Paying to pee is a way of life for the poor and downtrodden in the fictional neighborhood of Urinetown. Managed with mendacity by water-and-waste management firm Urine Good Company, “amenities” dot the urban landscape, with admission fees so high that residents scramble all day to get enough money to relieve themselves—a high-pressure situation that foments rebellion if not resolution.
At Spreckels Performing Arts Center through March 1, “Urinetown, the Musical” celebrates many of the conceits of traditional musical theater while skewering others. The familiar plot elements—oppressive overlords, rebellious poor, star-crossed lovers from opposite sides of the conflict, a desperate kidnapping—have all been exploited by playwrights for centuries.
What makes this darkly-themed show unusual is its coupling of these reliable plot elements with upbeat Broadway song-and-dance productions, and its self-conscious stance as a piece of “metatheater” that announces itself and its intentions directly to the audience through UGC’s chief enforcer Officer Lockstock (David L. Yen), whose main connection to the Urinetown residents is through the likable character of Little Sally (Denise Elia-Yen).
“Urinetown, the Musical” is tremendous production…
Theater fans of long experience will note similarities in theme, plot, characters and music with many other productions. “Urinetown” is in solid traditional territory there.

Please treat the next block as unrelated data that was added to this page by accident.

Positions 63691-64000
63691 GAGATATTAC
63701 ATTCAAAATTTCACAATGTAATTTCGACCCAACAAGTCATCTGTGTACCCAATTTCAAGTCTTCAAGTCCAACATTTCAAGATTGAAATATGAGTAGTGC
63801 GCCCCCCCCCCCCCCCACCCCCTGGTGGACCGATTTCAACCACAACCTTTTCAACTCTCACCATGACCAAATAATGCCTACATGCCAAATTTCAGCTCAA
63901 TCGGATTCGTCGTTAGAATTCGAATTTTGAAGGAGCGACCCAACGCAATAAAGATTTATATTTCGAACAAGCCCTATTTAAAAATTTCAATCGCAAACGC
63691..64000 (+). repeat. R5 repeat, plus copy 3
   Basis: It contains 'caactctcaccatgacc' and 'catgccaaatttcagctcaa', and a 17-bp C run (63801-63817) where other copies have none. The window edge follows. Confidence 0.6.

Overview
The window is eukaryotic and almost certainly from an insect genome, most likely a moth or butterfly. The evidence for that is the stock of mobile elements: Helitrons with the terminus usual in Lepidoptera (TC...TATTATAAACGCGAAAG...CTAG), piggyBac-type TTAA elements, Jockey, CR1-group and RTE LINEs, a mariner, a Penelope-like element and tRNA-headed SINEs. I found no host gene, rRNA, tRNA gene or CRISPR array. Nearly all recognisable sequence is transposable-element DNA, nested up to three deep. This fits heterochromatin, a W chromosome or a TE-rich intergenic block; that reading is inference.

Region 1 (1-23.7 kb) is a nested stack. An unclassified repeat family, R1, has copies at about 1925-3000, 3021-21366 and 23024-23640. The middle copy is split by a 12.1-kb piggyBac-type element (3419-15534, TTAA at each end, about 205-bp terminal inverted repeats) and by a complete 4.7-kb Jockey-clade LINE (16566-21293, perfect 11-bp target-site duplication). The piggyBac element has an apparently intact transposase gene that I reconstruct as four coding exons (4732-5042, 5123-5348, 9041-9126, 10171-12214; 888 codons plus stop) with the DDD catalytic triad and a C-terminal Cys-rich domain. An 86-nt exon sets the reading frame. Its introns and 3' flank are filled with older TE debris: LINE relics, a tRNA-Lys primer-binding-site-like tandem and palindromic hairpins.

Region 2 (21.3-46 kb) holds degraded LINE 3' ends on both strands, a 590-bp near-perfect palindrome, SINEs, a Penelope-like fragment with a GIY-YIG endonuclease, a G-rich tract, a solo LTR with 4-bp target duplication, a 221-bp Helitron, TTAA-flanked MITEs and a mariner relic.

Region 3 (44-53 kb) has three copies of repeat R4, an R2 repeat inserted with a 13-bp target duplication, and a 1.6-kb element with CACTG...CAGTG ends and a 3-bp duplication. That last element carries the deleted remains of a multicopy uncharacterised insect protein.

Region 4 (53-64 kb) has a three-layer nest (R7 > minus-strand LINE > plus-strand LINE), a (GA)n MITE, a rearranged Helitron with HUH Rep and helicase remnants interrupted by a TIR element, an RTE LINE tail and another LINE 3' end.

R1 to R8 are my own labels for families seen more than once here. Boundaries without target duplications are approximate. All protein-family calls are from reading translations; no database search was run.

Tim Setzer shines as UGC’s evil chief executive Caldwell B. Cladwell, the “toilet tycoon,” as described by ASR critic Nicole Singley. His toady-laden office includes Senator Fipp (Michael Arbitter), a legislator doing his patriotic best to win congressional approval for a system-wide increase in toilet admission fees. Recently graduated from the world’s most expensive university, Cladwell’s beautiful daughter Hope (Julianne Thompson Bretan) is about to join her father’s management team but is taken hostage by restroom-deprived rebels. In the process, she develops sympathy for their cause—mirroring the real-world fate of newspaper heiress Patricia Hearst in a 1974 kidnapping staged by would-be revolutionaries—and falls in love with their charismatic leader Bobby Strong (Joshua Bailey).
The stark set by Eddy Hansen and Eliabeth Bazzano is the perfect venue for this musical misadventure, enhanced by projections from Chris Schloemp.
Lucas Sherman’s small orchestra is dazzling. Performances range from good to superb, with especially good efforts by Bailey and Bretan, Yen, Setzer, and Karen Pinomaki as Josephine Strong, Bobby’s devoted mother. ScharyPearl Fugitt is a standout as Urinetown rebel Soupy Sue, and as Cladwell’s secretary. Her dancing is especially enjoyable. A large and exemplary cast fills out the remaining roles.
“Urinetown, the Musical” is tremendous production—not perfect, but huge fun with a depressing message at its core: sugar-coated theatrical medicine. Yes, resources are shrinking and the population is growing. It’s not a pleasant prospect, but we can all delight in the irony as we head for the abyss.
|Production||Urinetown, the Musical|
|Written by||Mark Holman and Greg Kotis|
|Directed by||Jay Manley|
|Producing Company||Spreckels Performing Arts|
|Production Dates||Through March 1st|
|Production Address||Spreckels Performing Arts Center
5409 Snyder Lane
Rohnert Park, CA 94928
|Reviewer Score||Max in each category is 5/5|
|Aisle Seat Review Pick?||YES!|